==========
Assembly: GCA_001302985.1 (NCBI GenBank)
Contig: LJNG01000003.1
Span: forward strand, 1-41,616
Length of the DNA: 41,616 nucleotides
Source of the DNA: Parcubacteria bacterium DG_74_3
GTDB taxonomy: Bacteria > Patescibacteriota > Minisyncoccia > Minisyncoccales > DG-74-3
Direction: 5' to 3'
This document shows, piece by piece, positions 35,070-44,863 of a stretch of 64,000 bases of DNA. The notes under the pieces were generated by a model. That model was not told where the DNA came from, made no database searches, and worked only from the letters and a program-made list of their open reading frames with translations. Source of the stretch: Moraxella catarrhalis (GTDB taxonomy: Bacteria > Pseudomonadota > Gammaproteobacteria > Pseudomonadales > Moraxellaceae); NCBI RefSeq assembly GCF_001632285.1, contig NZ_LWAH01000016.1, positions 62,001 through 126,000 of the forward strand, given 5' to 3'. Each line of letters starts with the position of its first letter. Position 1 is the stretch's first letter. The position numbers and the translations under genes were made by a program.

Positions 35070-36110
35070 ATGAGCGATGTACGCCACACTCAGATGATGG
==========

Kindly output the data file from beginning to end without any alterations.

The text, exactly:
Assembly: GCA_001302985.1 (NCBI GenBank)
Contig: LJNG01000003.1
Span: forward strand, 1-41,616
Length of the DNA: 41,616 nucleotides
Source of the DNA: Parcubacteria bacterium DG_74_3
GTDB taxonomy: Bacteria > Patescibacteriota > Minisyncoccia > Minisyncoccales > DG-74-3
Direction: 5' to 3'
This document shows, piece by piece, positions 35,070-44,863 of a stretch of 64,000 bases of DNA. The notes under the pieces were generated by a model. That model was not told where the DNA came from, made no database searches, and worked only from the letters and a program-made list of their open reading frames with translations. Source of the stretch: Moraxella catarrhalis (GTDB taxonomy: Bacteria > Pseudomonadota > Gammaproteobacteria > Pseudomonadales > Moraxellaceae); NCBI RefSeq assembly GCF_001632285.1, contig NZ_LWAH01000016.1, positions 62,001 through 126,000 of the forward strand, given 5' to 3'. Each line of letters starts with the position of its first letter. Position 1 is the stretch's first letter. The position numbers and the translations under genes were made by a program.

Positions 35070-36110
35070 ATGAGCGATGTACGCCACACTCAGATGATGG